The survey has once again helped us shape our responses to BT, including amongst the LoBs, on a wide range of issues encompassed by our bargaining agenda. We had responses from more than 2,500 of our members, and we are very grateful to all our members who take the time to respond - the survey is a lengthy one and we do not take for granted the valuable contribution that members make when they fill in one of our questionnaires.
In brief, some of the main conclusions of the survey include:
- a continued re-balancing of the performance ratings profile, with lower numbers of respondents getting Excellent and Very Good ratings, and a higher number with Development Needed or Unsatisfactory. Indeed, almost one in three members had been rated as in one of the two latter categories at some point during the performance year.
- 93% of our members saw an increase to their pay in 2013. The median percentage increase was close to the headline pay review, but the distribution leaves a little to be desired, with lower than expected increases going to those below the range mid-point and higher than expected ones going to those above it. The raw data shows an apparently large number of anomalous increases, but this may reflect data entry errors.
- some 97% of our non-sales respondents received an annual bonus, but this was slightly lower than in 2012, while the average amount received, at all levels of OTB, was also lower. Consequently, for a majority of our respondents, the bonus they received did not meet their expectations. BT spends at least three times as much on bonus as it does on the annual pay review.
- average working hours were, for full-timers, almost exactly the same as they were in 2012, whie the proportion of people working very high amounts of hours continues to fall (though remaining high in Openreach). Incidences of work-related stress also continue at the previous levels, but reports of bullying, however, continue to rise. Both remain far too high.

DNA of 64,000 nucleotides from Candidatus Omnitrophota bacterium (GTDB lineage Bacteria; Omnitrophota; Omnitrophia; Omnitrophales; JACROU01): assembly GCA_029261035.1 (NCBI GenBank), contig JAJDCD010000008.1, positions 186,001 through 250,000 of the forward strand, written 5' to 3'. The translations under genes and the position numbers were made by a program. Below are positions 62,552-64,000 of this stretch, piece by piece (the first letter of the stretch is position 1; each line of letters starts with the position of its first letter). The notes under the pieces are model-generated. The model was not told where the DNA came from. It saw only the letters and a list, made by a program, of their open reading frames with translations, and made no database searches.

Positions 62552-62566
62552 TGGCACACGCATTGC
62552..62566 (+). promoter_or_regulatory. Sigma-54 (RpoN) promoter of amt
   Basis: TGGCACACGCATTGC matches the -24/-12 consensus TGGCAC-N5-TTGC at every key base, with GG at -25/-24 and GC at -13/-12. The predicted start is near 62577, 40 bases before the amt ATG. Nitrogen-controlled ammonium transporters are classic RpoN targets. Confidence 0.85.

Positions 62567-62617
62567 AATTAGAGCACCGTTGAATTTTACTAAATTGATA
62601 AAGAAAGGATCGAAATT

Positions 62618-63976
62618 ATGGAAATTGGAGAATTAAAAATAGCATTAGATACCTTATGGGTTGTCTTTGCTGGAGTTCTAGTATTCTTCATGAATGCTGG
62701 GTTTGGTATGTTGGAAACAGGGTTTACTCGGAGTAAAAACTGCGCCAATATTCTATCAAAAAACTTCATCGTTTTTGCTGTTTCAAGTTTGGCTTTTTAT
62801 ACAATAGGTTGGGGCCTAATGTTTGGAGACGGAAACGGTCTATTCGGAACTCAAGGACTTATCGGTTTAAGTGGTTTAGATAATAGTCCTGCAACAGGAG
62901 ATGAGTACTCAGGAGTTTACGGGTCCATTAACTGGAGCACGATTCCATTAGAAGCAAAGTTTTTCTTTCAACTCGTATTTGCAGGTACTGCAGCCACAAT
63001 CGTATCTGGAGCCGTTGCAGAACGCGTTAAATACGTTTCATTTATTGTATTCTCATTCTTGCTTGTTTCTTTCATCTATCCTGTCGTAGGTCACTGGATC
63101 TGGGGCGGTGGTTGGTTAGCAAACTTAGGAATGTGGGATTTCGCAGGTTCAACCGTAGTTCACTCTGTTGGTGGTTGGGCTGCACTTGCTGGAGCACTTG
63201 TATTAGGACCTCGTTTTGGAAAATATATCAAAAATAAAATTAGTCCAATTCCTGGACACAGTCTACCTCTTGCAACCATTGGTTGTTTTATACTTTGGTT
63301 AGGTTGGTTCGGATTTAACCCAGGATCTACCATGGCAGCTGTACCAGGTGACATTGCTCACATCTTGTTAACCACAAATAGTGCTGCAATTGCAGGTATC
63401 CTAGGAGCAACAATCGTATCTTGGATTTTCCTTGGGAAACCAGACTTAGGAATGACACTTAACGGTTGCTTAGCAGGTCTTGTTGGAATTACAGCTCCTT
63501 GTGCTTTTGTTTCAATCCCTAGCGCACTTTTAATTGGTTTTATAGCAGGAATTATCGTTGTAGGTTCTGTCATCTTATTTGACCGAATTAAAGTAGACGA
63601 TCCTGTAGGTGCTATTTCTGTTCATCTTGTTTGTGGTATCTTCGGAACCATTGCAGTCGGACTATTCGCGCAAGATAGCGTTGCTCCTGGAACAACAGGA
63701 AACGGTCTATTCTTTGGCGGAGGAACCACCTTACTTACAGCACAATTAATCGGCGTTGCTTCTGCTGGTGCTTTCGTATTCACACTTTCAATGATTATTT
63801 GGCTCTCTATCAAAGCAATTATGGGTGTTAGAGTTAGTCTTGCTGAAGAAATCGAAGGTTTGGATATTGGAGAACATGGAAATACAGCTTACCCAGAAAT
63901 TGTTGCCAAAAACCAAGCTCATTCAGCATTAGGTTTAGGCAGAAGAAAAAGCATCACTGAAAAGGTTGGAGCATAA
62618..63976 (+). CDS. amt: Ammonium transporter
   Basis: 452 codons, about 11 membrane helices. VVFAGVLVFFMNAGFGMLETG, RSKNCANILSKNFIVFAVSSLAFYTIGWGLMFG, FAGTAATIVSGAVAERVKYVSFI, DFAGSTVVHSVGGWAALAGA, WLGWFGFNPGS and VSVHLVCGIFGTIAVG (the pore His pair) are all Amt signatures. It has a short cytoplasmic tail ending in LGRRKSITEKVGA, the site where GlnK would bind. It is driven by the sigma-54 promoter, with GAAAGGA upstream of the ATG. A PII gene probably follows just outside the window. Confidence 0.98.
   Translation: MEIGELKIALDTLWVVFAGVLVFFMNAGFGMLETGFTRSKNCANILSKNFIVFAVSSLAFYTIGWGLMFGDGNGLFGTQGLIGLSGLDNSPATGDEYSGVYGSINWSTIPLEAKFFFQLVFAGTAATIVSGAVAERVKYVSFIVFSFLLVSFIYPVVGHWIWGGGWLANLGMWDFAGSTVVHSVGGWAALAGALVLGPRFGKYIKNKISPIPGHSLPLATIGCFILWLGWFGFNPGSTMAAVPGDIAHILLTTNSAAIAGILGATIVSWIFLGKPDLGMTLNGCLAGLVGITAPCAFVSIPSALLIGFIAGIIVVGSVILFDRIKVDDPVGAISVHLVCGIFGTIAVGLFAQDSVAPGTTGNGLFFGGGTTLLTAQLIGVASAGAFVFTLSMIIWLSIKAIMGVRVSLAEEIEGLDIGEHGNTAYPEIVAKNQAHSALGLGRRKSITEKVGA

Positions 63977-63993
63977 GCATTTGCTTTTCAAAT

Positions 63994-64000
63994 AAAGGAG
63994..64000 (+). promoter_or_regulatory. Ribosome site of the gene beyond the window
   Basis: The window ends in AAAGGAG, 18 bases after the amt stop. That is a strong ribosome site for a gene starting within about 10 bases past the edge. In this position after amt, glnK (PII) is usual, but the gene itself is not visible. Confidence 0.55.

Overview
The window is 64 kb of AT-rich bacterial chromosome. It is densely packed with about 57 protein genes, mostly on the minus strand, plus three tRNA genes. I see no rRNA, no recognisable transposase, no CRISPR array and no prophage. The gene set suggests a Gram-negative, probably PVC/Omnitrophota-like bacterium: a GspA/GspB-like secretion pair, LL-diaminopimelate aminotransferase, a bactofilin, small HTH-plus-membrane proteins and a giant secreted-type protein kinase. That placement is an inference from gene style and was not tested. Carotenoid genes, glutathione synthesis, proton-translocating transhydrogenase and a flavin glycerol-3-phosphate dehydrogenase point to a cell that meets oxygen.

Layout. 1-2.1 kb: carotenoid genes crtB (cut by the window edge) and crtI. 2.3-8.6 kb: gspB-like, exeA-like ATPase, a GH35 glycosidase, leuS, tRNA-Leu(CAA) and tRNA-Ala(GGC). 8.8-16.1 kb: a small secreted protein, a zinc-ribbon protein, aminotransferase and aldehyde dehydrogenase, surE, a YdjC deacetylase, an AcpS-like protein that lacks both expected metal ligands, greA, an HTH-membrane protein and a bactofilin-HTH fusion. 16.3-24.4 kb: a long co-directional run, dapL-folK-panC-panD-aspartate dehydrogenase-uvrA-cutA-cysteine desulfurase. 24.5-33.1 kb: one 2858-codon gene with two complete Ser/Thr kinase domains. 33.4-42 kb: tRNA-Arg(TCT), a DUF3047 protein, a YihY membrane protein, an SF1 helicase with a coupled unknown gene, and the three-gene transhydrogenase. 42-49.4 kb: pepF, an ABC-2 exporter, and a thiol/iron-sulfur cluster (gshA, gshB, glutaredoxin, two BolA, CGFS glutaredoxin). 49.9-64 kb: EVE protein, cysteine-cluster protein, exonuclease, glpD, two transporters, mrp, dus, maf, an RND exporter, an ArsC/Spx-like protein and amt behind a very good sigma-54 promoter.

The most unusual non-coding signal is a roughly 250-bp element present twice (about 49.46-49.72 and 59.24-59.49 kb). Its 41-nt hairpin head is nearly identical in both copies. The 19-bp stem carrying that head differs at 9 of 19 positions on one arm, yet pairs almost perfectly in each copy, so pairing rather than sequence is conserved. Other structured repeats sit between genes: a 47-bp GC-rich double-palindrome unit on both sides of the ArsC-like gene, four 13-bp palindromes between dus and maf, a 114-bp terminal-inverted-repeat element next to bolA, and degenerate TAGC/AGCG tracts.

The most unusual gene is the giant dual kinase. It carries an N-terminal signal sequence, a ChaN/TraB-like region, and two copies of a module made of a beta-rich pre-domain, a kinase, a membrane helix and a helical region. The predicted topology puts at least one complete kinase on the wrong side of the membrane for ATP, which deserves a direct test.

- a good work-life balance is the case for a minority of respondents, while workload demands, and the pace & intensity of work, are high with only around one-third of respondents saying that pace & intensity, or the environment within which they operate, are under their control. Furthermore, just 23% of respondents state that the reward they receive is in balance with the effort they put in. Only a minority record their TOIL and, of those who do, only a fraction state they have a reasonable chance of taking it
- respondents were underwhelmed by their experience of BT as a career choice - only around one-third thought that BT was a place they could develop their career, while the same proportion agreed that BT appreciated they had the potential for development. A strong majority found it hard to get training to stay on top of their jobs. There were, however, few age-related effects in the responses.
- only one in four of our respondents agreed that the workplace culture in BT was based on mutual trust and respect, while only the same proportion agreed they trusted BT to treat employees fairly.
- people with impairments (especially) and also respondents from a minority ethnic group routinely have a poorer experience of the Reward Framework than their counterparts, being more likely to receive lower performance ratings, experience lower average pay reviews and bonus awards, and to report witnessing or experiencing bullying. People with an impairment were also particularly much more likely to disagree on the core 'good work' measures.
Thus, for only a minority of our members in BT is 'good work' a commonly-reported experience. That needs to change, and improving our members' experience of work will continue to be the major item on Prospect's agenda.
You can find all the reports we produced on this survey in the Prospect library, by clicking on the following links: